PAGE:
The culture of Minnesota’s North Shore has been changing rapidly, but one place you can still see the “old” shore is at the annual Julebyen festival in Knife River. Norwegian for “Christmas Village,” Julebyen is a free two-day event held annually the first full weekend in December in this historic fishing village about 20 minutes north of Duluth on Scenic Highway 61. This year’s event is December 4-5.
Looking to spy a Norwegian troll? At the Julebyen festival, you can board a unique “troll train” at the historic Knife River train depot, which also serves as the community Heritage Center, and ride the rail along the Lake Superior shore in search of “huldrefolk,” or hidden folk. Scandinavian bard Lise Lunge-Larsen crafts a troll story that’s told on the train, and what ensues is an encounter with true wild trolls (actually, well-disguised community members) through the train windows. But watch out—the trolls may even throw snowballs at the train! The real-life trolls create a playful mystique, and the encounter with the unknown stirs children’s curiosity. Kids get to gossip on the train ride back about the “extremely rare” trolls they just discovered in the woods.
Upon disembarking, you can explore the “troll village,” where human-sized trolls walk around the fair and play their mischievous tricks outdoors. There’s also a treasure hunt and “herring race” for children, in which they race across the snow while balancing a pretend herring in a frypan.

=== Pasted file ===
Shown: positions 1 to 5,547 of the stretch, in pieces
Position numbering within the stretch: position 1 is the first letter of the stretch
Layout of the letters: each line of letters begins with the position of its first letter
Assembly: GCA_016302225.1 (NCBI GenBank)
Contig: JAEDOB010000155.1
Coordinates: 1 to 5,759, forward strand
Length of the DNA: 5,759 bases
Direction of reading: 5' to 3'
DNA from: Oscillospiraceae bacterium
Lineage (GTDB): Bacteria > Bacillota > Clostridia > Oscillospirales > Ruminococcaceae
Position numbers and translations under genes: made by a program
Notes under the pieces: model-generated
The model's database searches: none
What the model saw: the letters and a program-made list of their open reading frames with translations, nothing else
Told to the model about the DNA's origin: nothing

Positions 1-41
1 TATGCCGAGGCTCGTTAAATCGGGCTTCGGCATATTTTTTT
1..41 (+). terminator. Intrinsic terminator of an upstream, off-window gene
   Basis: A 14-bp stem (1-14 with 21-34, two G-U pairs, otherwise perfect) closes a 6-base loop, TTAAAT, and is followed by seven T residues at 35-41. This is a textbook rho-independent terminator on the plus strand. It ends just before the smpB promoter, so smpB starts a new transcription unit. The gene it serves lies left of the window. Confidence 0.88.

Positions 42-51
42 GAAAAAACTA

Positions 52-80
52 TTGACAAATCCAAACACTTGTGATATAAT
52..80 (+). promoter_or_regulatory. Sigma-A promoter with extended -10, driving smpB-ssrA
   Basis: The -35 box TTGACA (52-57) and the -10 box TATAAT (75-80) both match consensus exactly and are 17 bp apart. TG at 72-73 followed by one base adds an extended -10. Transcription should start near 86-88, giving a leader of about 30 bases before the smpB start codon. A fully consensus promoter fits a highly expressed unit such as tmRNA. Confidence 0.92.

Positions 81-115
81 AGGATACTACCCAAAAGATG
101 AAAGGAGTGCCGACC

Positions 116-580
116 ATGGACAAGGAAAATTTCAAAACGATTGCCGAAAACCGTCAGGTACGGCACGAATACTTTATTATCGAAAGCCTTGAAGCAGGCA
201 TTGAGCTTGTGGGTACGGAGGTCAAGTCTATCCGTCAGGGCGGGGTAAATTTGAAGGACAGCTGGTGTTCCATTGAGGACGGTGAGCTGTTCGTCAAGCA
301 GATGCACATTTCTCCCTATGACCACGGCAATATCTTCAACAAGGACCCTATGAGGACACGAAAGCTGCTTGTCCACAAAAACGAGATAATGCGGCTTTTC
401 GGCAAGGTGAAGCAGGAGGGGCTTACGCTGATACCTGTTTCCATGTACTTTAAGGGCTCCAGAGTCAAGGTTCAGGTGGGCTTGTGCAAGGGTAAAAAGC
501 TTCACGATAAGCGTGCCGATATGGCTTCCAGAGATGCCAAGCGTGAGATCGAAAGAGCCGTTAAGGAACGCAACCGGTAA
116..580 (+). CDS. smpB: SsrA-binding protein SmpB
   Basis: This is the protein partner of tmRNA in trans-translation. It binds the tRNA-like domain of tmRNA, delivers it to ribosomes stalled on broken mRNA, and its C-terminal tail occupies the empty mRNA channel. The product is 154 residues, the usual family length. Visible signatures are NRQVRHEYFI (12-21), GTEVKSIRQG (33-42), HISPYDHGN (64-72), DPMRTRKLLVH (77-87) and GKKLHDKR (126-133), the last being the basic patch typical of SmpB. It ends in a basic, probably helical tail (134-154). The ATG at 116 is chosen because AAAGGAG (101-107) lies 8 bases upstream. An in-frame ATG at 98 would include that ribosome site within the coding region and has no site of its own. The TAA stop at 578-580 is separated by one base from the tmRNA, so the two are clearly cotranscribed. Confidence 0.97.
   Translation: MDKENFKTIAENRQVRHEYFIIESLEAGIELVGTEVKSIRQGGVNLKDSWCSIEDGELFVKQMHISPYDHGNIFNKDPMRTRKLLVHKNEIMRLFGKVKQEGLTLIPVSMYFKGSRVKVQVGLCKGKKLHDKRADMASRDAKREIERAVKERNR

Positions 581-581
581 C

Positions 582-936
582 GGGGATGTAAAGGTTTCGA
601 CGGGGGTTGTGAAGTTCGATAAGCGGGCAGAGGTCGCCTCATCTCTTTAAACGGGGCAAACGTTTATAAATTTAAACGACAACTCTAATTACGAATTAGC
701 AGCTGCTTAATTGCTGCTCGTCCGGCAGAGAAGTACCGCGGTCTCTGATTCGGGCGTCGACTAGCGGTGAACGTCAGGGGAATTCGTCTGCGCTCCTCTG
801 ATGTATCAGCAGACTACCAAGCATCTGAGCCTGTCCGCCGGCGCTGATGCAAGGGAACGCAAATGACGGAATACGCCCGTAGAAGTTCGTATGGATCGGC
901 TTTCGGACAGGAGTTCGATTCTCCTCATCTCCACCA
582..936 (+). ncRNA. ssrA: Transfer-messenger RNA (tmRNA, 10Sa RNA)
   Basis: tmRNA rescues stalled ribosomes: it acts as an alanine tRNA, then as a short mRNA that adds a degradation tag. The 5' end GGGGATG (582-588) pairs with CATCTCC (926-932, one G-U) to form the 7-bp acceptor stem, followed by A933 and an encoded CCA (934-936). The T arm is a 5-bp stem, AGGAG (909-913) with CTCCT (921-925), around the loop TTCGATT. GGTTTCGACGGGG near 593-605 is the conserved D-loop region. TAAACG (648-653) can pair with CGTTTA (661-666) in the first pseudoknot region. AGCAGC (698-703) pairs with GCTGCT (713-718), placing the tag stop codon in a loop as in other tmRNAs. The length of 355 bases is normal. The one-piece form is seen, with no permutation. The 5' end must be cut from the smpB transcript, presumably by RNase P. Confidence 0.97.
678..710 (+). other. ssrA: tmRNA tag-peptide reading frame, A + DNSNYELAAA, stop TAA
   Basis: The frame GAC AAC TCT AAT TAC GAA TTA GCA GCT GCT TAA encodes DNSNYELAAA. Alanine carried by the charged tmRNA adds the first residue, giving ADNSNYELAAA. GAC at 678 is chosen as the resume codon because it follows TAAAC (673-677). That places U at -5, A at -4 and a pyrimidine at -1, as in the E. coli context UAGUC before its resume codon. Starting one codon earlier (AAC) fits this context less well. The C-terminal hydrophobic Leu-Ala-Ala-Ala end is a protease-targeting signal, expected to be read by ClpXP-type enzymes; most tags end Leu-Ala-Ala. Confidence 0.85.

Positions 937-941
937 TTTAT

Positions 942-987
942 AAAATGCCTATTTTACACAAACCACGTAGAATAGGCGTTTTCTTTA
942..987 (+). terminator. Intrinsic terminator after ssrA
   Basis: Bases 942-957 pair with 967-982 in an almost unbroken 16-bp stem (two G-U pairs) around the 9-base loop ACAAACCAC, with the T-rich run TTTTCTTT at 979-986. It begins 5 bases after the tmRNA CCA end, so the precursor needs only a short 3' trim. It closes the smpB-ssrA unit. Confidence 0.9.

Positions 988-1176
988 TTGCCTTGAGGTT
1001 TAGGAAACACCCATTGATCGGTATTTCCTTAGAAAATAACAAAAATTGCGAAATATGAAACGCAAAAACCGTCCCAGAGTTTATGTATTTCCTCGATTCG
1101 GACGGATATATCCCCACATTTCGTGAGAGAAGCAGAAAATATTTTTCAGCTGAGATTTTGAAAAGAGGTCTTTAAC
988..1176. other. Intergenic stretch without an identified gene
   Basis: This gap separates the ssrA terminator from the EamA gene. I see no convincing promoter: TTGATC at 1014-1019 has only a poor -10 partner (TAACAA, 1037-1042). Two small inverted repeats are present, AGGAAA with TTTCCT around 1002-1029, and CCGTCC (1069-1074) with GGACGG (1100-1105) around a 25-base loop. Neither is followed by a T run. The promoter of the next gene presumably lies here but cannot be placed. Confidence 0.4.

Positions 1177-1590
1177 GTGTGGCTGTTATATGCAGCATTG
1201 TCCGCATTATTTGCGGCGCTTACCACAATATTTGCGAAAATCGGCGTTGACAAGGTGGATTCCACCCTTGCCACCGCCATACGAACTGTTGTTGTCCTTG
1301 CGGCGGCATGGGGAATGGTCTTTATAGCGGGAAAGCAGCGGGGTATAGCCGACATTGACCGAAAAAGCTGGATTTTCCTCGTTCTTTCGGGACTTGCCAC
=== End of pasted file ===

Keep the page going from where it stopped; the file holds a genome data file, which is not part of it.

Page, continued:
At the Julebyen market, local artisans sell everything from wild-caught Alaskan salmon to locally made pottery, Christmas wreaths, and maple syrup in outdoor huts. There are also ornaments and other wares made by community members sold as part of a fundraiser to finance all the other events put on throughout the year by the Knife River Recreation Center.
According to Helene Hedlund—chair of Julebyen—the camaraderie and spirit of volunteerism of Knife River residents are the keys to success. “The volunteers are incredible, working together, coming up with ideas on what products to make,” she says. “The folks that prepare the crafts for the indoor market work on them anywhere from four to six months in advance, holding regular meetings. These meetings are just as social as they are production events.”
Outdoor activities in the snowy surroundings are also part of Julebyen events. Lars Wilmot, from Clover Valley, praises Julebyen: “My favorite thing to do is sledding on the big hill with all my friends right outside the market. I also like to go riding on the fat bikes there for people to try out. I like playing in the snow, so Julebyen is perfect for me.”
Julebyen is also a chance for the local community members to socialize together. Kelsey Rogers, part of the Christensen Saunas vendor booth, relates how it works: “My mom and dad build saunas, and we thought, ‘We should bring our saunas down there.’ There’s a fun, nostalgic feeling at Julebyen. It really does feel like a little village. There are so many people we know there. When the snow comes down, it totally feels like a true Christmas village.”
Hedlund says this year’s Julebyen will feature more outdoors events than ever: “We do wood fires with hay bales set around them for people to sit on and eat s’mores and drink hot chocolate and coffee. The big tent where we used to hold a Friday-evening buffet and entertainment has been eliminated this year because of COVID, so we’re finding other, smaller ways that folks can get warm.”
Overall, the community spirit and light-hearted Scandinavian humor warm hearts at this traditional Nordic event. For a full list of events and the latest Julebyen announcements, visit julebyen.us.
And for more ideas of things to do in Knife River, including early-December events, places to lodge, and restaurants to check out, click here.